It is time for another entry in the mailbag series where I answer feedback email from readers and others. If you want to send me a question, comment or any other kind of feedback, please do so using the contact info on the about page.
Creationism is the scientifically false belief that all life appeared suddenly with their key features already fully formed. Sometimes, as is the case with young earth creationism, it also holds that the age of the earth is just a few thousand years old in contrast with the modern estimate of around 4.6 billion years. This is at odds with modern science that concludes based on a massive amount of evidence that all life shares a common ancestor in the past and has changed over time.
In a previous article, Debunking Denialism responded to a post written by a creationist student that tried to leverage moral arguments against the well-supported explanatory model of evolution. It was pointed out that scientific facts cannot rob us of our humanity, that many of the early scientists who discovered the empirical foundation of evolution where themselves Christian, that carbon dating is not used to date the age of the earth, that there was no global flood, that the Cambrian radiation is evidence for evolution, that evolution is not the same as random chance and debunked many other common creationist myths.
Now, the author of that post has written a detailed response in the comment section to the previous post. His comment can be read in full here. The rest of this mailbag is a point-by-point response to some of the arguments and claims that he brings up.
My purpose in writing the article was to show Christians on campus who are “compromising” and believe in evolution and God that this is not right.
Accepting scientific facts for what they are is not a compromise. It is a courageous effort to grapple with the reality works, regardless of personal beliefs. Many devout Christians accept evolution, from the Catholic Church to many evangelical biologists. They have adopted the stance that truth cannot contradict truth and if some aspect of science appears to contradict their religion, they consider that to be a failure of the human understanding of religion, not as a failure of science. We should be careful to distinguish between Christianity and creationism. The former is a world religion, whereas the latter is a specific belief about the origin of different kinds of animals. The former does not necessarily imply the latter.
I also wanted to expose those that aren’t Christians to the other side that they may have never heard, so they could ask questions.
Burchfield wants us to be generous and consider creationism and evolution to be two different “sides”. But that is not how science works. Shamanism is not “the other side” of medicine. The idea that the moon is made of cheese is not “the other side” of planetary physics. Phlogiston is not a different “side” to the science of oxidation. The idea that bleach cures cancer is not “the other side” of cancer treatment. The technique of attempting to undermine some scientific position by claiming that there is a legitimate debate and that “the other side” (typically consisting of some form of pseudoscience or quackery) is just as valid. This is called false balance and Debunking Denialism has covered this and many other science denialist tactics.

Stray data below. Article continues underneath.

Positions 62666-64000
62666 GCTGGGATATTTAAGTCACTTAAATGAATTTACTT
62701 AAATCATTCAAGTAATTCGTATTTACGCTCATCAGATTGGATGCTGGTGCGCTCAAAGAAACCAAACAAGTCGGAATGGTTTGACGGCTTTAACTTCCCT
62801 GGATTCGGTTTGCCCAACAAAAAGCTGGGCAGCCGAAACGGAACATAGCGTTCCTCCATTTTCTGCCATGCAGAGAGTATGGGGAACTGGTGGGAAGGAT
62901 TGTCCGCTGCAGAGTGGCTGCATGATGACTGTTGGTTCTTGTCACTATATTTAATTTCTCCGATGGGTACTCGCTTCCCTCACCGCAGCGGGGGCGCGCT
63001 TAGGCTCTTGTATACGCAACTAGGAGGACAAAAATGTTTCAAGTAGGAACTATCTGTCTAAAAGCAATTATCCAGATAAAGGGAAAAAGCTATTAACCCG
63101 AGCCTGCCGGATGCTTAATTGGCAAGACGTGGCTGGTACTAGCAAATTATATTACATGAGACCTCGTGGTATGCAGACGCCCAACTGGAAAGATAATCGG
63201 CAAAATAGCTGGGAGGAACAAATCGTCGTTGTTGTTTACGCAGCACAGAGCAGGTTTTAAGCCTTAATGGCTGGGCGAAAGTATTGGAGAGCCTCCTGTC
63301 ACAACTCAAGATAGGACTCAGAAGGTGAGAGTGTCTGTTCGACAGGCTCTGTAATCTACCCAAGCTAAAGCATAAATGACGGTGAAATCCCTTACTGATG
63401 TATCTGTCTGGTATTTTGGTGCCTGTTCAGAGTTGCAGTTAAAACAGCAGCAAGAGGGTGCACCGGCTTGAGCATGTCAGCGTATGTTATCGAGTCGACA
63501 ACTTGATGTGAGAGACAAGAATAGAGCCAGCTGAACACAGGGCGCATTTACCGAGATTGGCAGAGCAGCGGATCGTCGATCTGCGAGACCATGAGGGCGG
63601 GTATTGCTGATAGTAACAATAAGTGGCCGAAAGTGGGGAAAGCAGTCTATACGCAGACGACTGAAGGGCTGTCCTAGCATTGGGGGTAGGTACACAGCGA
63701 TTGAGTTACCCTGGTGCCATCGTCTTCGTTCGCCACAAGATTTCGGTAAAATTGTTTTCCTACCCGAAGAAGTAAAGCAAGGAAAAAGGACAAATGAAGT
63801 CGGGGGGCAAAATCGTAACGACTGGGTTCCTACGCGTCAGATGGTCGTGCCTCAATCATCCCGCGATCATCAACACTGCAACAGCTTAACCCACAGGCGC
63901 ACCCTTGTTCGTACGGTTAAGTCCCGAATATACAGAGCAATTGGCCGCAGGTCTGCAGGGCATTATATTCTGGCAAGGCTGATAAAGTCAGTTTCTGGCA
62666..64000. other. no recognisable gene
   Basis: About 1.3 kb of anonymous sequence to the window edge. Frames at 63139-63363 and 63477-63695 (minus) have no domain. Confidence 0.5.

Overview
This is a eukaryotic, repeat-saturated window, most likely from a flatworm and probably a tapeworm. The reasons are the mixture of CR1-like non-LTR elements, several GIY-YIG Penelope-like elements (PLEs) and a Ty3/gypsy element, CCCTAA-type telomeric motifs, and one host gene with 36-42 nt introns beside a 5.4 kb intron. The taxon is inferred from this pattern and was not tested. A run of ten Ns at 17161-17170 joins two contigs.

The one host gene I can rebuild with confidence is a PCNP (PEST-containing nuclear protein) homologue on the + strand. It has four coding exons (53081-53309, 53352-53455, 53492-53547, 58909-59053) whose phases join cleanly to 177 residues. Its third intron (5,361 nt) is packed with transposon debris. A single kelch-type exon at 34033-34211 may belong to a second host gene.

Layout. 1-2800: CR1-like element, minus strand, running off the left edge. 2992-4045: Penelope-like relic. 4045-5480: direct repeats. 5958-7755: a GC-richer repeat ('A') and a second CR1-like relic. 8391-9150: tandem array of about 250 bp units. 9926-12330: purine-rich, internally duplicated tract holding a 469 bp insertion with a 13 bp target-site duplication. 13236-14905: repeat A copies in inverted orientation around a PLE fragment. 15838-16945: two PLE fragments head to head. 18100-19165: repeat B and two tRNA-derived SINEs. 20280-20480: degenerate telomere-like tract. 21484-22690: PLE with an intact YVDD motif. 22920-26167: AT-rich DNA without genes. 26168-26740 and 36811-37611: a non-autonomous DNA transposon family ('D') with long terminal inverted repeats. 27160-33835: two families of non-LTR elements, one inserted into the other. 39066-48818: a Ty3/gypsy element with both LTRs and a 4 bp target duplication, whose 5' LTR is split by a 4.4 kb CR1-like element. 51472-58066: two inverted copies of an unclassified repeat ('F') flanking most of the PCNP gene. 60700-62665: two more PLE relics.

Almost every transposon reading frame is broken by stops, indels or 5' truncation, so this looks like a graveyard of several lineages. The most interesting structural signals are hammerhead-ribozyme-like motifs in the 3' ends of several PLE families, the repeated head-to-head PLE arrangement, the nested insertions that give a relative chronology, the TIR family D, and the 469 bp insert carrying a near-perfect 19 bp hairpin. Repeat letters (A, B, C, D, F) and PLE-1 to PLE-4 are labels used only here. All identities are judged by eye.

[…] Anyway, my original article, which was not published, was about how creationism is dismissed too easily, not that it is greater than evolution from an academic perspective, but that it is at least comparable.
It is not comparable. Evolution is a well-supported scientific explanation for the origin of biological diversity supported by mountains of evidence, from genetics and biochemistry to paleontology and biogeography. Creationism, on the other hand, is based on distortions of empirical observation, quotations of out of context and other deceptive claims.
The real focus of that article was on the consequences of evolution on human morality.
Evolution, like the atomic theory of matter, quantum mechanics or mitosis, is irrelevant for human morality. It is just a scientific model, not a moral theory. In fact, no scientific model counts as a moral theory. This is one of the great confusions of creationism.
[…] Look I am no scientist. I have done enough research to feel secure in my Christian faith, but I am by no means able to convince a large group of people based on my SCIENTIFIC knowledge.
It is okay to not be a scientist. But it is a disservice to make stark pronouncements about a scientific field for which one has very little accurate knowledge about. It is also misleading to say that reading creationist arguments qualify was research. Research, at the very minimum, requires reading published scientific literature and preferably doing actual experiments. There is a great quote by Augustine from De Genesi ad litteram libri duodecim that fits nicely in this context: